Mulder leads heading into final round at ACC

Former professional tennis player Mardy Fish tees off on the 12th Saturday at the American Century Championship.

Former professional tennis player Mardy Fish tees off on the 12th Saturday at the American Century Championship.

STATELINE – Mark Mulder has won the last two American Century Championships with impressive come-from-behind performances in the final round.

Mulder, who’s going for the first three-peat in tournament history, finds himself atop the leaderboard this year with 48 points after a 26-point effort Saturday afternoon at Edgewood Tahoe Golf Course.

Mulder leads ex-tennis star Mardy Fish and former Boston pitcher Derek Lowe by three points entering today’s final round of the 28th annual event. Chad Pfeiffer is six points back at 42 following a 23-point effort, and John Smoltz is at 41. Aaron Rodgers, Joe Pavelski and Marshall Faulk are tied for sixth with 38. Blair O’Neal and John Elway round out the top 10 with 37 and 36 points, respectively.

Mulder birdied three holes on the front side (Nos. 4, 6, 8) and two on the back (Nos. 13 and 14). He finished his round with four straight pars.

“I’m happy with where I’m at,” Mulder said. “I had a lot of chances today to make a lot of putts. I made some difficult ones, but I also missed some easier ones. It was a decent round. I hit the ball OK; didn’t get in a lot of trouble. For the most part made the putts that I needed to make.

“Yeah, the last two years I was down five points both years going into that final round, so this is a little different. But it’s not going to change my mindset or my approach. It’s not going to be any different. I’m going to go out there, try to make as many birdies as I possibly can and see what happens. That’s just the way I play. I kind of keep my head down. I try not to pay attention to a lot of things that are going on. I’m just focusing from shot to shot.”

Mulder said he doesn’t feel pressure going into the last round except from his three kids. He said they’re asking him when they get to go to the tournament where they get to run on the green at the end.

Mulder has had final rounds of 29 last year and 30 the year before. No doubt he’d like to match or better that today. He believes it will take something in the mid-70s to win the event.

“Somebody at the top there is going to put up a 25 to 30, and I hope it’s me,” Mulder said. “But the reality is that somebody is going to do it. So I would look at 75 or higher would kind of be my goal finishing tomorrow.”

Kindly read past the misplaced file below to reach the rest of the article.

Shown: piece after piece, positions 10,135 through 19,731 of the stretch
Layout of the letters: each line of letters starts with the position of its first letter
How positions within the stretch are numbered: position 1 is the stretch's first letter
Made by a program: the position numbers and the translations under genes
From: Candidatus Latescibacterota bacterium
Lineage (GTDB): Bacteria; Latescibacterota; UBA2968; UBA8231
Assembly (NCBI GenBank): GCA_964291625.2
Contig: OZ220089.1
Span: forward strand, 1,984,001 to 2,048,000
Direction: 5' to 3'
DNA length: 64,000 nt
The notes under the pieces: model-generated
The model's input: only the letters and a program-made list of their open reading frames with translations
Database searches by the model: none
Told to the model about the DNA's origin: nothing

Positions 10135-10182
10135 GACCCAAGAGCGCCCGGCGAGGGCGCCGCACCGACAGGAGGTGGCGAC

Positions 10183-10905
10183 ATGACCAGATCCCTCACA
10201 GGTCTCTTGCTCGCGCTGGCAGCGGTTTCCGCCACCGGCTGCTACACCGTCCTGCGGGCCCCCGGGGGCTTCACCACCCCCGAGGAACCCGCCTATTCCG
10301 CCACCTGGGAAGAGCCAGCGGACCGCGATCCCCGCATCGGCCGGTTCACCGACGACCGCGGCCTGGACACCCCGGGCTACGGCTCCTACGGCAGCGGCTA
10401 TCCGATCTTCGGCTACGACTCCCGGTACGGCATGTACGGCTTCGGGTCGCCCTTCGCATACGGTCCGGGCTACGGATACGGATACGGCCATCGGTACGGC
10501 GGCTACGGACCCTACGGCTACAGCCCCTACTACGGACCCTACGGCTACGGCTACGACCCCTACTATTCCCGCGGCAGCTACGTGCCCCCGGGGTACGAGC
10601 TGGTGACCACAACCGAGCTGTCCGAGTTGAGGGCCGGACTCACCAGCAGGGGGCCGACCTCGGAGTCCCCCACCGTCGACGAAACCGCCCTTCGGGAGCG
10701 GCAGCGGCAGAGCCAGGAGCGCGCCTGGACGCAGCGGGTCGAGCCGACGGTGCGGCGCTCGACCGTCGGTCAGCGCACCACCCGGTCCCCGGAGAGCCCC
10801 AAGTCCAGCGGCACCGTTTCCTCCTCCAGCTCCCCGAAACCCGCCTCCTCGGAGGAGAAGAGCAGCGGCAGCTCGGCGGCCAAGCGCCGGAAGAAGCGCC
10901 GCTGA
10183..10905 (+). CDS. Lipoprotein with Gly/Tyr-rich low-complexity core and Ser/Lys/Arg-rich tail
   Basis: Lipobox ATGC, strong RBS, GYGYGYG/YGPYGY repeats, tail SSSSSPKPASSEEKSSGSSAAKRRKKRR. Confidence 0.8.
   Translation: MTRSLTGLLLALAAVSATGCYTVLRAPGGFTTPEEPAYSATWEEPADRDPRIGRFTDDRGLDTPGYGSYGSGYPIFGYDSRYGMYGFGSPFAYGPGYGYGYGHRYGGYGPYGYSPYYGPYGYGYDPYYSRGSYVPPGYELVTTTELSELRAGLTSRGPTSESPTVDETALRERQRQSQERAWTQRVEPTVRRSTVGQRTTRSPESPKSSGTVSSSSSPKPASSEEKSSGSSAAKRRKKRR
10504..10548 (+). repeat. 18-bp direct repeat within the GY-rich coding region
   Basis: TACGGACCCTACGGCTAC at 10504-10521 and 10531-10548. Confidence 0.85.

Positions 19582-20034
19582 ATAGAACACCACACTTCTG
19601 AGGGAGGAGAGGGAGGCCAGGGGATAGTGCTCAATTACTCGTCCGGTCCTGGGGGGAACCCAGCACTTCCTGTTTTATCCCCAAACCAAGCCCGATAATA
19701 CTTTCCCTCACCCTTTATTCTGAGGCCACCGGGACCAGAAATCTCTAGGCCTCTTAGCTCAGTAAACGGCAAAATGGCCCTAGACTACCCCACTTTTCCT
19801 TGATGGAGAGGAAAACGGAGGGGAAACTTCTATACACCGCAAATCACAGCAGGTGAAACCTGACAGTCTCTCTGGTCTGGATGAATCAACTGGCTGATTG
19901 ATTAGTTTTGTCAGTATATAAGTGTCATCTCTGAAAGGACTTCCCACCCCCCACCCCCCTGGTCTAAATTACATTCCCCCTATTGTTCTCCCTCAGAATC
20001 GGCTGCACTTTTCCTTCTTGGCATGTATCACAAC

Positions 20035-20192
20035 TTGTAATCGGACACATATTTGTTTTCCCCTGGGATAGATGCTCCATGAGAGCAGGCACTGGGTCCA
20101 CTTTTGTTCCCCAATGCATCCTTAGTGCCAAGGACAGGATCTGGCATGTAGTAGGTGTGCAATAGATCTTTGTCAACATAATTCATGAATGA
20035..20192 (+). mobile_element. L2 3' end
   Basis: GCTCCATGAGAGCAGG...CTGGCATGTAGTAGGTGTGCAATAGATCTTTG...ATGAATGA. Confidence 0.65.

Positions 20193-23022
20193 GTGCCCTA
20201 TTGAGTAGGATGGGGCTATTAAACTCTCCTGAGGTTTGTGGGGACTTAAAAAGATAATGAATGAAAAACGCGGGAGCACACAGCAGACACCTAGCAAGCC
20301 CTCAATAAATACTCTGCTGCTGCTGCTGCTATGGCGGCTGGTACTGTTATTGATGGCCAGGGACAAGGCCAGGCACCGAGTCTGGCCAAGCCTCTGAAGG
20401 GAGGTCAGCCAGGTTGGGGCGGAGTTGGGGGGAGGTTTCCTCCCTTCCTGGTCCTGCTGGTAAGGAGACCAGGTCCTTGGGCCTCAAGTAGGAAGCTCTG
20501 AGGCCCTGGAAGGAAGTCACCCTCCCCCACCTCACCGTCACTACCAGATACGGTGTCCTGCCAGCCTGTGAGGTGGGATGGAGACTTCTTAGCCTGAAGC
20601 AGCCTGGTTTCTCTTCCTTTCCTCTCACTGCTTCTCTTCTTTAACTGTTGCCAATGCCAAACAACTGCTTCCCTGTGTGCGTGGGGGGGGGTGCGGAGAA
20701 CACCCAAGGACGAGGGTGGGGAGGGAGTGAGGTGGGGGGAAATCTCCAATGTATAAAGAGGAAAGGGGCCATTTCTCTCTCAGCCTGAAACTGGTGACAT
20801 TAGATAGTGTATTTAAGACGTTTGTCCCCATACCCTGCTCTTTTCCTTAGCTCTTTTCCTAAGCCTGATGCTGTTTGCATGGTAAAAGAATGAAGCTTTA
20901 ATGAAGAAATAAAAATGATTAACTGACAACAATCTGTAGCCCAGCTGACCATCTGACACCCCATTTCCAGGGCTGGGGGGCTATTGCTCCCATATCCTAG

“We talked about this before the tournament, that we wanted him to be leading going into the last day,” said Fish, amid laughter in the press room. “So we have him right where we want him.”

Fish has had rounds of 27 and 28 in past tournaments, and if he can get his putting stroke going, he’s capable of a come-from-behind win. He lost by five points last year.

Fish managed birdies on Nos. 4, 9 and 12, and he said he should have had at least three more.

“Pretty much most of the time we can sit here and say that (about my putting),” he said in the interview room. “I missed three inside five feet all for birdie (16, 17, 18).”

Lowe, the first-round leader with 25 points, stayed in the hunt despite some big problems on the back nine, including a two-shot penalty for an illegal drop, leading to a double-bogey on the 14th. He also doubled the par-3 17th.

Lowe drove the ball into a lateral hazard and improperly dropped the ball, according to Bobby Hall, a rules official.

“He dropped more than two club lengths from the last point that it crossed the margin of the hazard,” Hall said. “And the other option to keep that between him and the hole was not available to him, and also he could have returned to the tee.

“But he didn’t exercise those options. He tried to drop under Rule 24(3)(c), but he dropped improperly. So it was a two-shot penalty, and he made 7 on No. 14.”

The move made Lowe’s score on the hole go from zero to a minus-2. Not the end of the world, but a pretty big deal nonetheless.

“Yeah, it was an easy front nine, rough back nine,” Lowe said. “Obviously I illegally dropped on 14 and struggled on 16 and 17. I was lucky to make a bogey on 16 and doubled 17.”

Lowe had birdies on Nos. 1 and 4 on the front and 10, 15 and 18 on the back.

Pfeiffer shook off a bogey on the opening hole and a double on the par-5 4th to finish with 23 points on the day. He ended the day with five birdies, and putting will be the key for him today in the final round.

“I just have to stick to my game,” Pfeifer said. “I’m sure that’s what these guys will be doing. That is all I can do. I’m not going to find an extra 40 yards off the tee box overnight.

“I just stick to my game, just keep rolling the ball and just hope they keep dropping.”


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